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Epic Gardener
Table of Contents
Issue 11
Summer 2005
.

Introduction

Running Hot and Cold

Recent Developments
in Echinacea Breeding

The Monochromatic Colour Trend

No-Loss Planting

Epic Plants 2005,
Part 2


Hardy Cyclamen

Q&A


Q&A

Q: Dear Epic:
I just purchased 4 of these plants (Kniphofia ‘Border Ballet’) but I am confused by the term seed strain? Is it perennial or does it spread by seed? Or does it mean that I could get any of the colours listed pink red orange yellow? Also, will this plant have much spread or will it behave its self and not be invasive?
I have chosen this plant as a foundation plant for in front of my porch it grows the right height and the colour is right as well as the later bloom period but it may get a little shade late in the afternoon for sure it will receive at least 6 hours of sunlight and also it is very hot and dry in that area where I would like to plant it. Is it a good choice for this spot or would the cultivar ‘Bressingham Comet’ make a better choice? Thank you for your help.
Nancy

A: Hi Nancy:
It sounds like Kniphofia is a good choice for that spot. Kniphofia do not spread, but the clump will get somewhat larger after the first couple of years. Occasionally you may find the odd seedling. The cultivar 'Border Ballet' is indeed a seed strain, and this simply refers to the fact that it is propagated by seed. As such, it will be somewhat variable, as you indicate each plant you purchase and grow will possibly be a different colour. Seed strains are typically sold as mixed colours. The variety 'Bressingham Comet' on the other hand is a cultivar propagated only by division (or other asexual means -- very similar to 'cloning'). This ensures that each plant will be identical to each other. Hope this helps.
Thanks,
Epic

Q: Hi:
I was recently given a gift of 2 ornamental rhubarbs and planted them in my garden. When I read the label that accompanied the plants, I am unsure if this variety is for eating. That was the intention of the gift. Could you please let me know if this variety is for eating or strictly for show?
Thanks,
Karen

A: Hi Karen:
Rheum palmatum is for show. Rheum rhabarbarum or R. cultorum is for eating. Hope this helps. Thanks, Epic

Q: Dear Epic:
I just purchased 4 of these plants (Kniphofia ‘Border Ballet’) but I am confused by the term seed strain? Is it perennial or does it spread by seed? Do you by any chance carry a plant called "English blue bells"? The bells are the colour of "forget-me-knots"; the stems go to 8-10 inches and are hollow. In England they grew in shaded gardens or under evergreens. They are a perennial and multiply themselves.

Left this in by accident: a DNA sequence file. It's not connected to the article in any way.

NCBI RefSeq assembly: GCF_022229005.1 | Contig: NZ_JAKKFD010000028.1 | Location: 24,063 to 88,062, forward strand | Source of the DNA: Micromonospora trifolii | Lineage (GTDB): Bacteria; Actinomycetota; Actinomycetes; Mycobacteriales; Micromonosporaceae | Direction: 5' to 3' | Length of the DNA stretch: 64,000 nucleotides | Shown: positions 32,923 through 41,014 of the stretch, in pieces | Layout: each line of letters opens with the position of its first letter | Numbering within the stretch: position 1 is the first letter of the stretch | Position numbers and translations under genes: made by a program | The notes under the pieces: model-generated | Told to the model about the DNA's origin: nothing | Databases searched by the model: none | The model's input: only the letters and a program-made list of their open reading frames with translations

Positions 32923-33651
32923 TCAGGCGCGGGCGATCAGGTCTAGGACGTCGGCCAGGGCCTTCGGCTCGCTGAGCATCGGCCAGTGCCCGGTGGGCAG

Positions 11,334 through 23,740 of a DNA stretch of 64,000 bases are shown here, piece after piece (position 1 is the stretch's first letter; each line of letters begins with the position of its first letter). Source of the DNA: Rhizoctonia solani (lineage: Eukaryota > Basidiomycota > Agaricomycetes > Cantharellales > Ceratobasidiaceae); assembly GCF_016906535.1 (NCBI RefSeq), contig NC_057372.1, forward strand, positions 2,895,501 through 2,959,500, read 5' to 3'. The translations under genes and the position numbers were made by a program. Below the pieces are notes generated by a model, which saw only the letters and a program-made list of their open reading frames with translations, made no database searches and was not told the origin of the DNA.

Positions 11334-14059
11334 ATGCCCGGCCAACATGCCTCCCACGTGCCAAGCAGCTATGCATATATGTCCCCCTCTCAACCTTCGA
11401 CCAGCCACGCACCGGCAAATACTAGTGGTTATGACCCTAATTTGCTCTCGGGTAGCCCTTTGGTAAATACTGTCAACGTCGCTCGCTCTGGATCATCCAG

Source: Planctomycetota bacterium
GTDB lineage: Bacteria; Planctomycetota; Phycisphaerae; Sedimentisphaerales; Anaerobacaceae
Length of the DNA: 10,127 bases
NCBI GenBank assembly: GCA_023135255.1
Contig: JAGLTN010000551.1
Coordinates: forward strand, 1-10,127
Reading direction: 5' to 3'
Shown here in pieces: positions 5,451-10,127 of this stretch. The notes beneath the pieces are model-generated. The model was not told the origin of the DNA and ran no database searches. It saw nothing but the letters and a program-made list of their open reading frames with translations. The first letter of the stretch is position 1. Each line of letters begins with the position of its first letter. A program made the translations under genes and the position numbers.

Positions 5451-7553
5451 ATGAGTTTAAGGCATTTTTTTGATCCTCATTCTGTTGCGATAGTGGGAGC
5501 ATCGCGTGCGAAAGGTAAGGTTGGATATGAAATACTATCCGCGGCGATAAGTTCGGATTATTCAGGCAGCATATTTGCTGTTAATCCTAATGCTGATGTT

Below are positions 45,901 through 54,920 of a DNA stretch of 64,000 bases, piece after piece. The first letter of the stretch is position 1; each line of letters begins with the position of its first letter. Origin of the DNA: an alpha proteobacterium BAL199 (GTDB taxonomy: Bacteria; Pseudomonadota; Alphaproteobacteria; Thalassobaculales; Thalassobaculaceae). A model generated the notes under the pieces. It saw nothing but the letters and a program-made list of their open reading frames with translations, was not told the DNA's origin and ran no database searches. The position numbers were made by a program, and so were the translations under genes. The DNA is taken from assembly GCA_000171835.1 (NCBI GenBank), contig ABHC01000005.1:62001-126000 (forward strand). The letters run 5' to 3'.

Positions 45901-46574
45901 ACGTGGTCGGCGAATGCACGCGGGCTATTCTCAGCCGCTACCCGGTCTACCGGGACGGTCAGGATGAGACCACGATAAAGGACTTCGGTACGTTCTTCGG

Thank-you,
Jean

A: Hi Jean: As for the plant you are looking for, I am having a little difficulty in finding out which plant you are referring to (this one of the problems with common names). But according to the Royal Horticultural Society's Index of Garden Plants, the English Bluebell is Hyacinthoides non-scripta, a bulb that we don't carry. I believe however you are referring to the Bluebell or Campanula rotundifolia, which we do not carry either. We do however, carry many other Campanula. Hope this helps.
Thanks,
Epic

Q: Hello:
Columbines are taking over my garden. I think this year I will cut off the blooms as they start to drop the flower. Will this help? Thank you, Jenny

A: Hi Jenny:
And yes, cutting off the seed heads after the flower finishes should alleviate your problem. Columbines are notorious self-sowers. It can be pleasant to a point, but after that, you get too many!
Thanks,
Epic

Q: Epic Plants Family
My husband's family name is Hunt. His niece lives in x, Ontario, and was shopping at an area store last week, where your plants were on display. For no reason at all she wandered down an aisle of plants and saw the clematis - and what caught her eye was the name "Margaret Hunt" on the plant, which is her grandmother's name and my husband's mother, deceased June 10, 2001. Needless to say she purchased plants for all family members, as my husband’s Mom loved plants and shared her plants with family/friends as the starters thrived. We are interested in knowing how / who gives the plants their names, this just seemed to be so extraordinary! We would appreciate any information you have. Thank you.

A: Hi:
Plant variety names are usually given by the breeder/originator of the new variety, and named for himself or herself or someone they know. From 'An Illustrated Encyclopaedia of Clematis', the variety in question was raised by Margaret Hunt of Norwich, England and introduced in 1969 by Fisk's Clematis Nursery, Suffolk, England. Maybe she's a distant relative of yours! Hope this helps.

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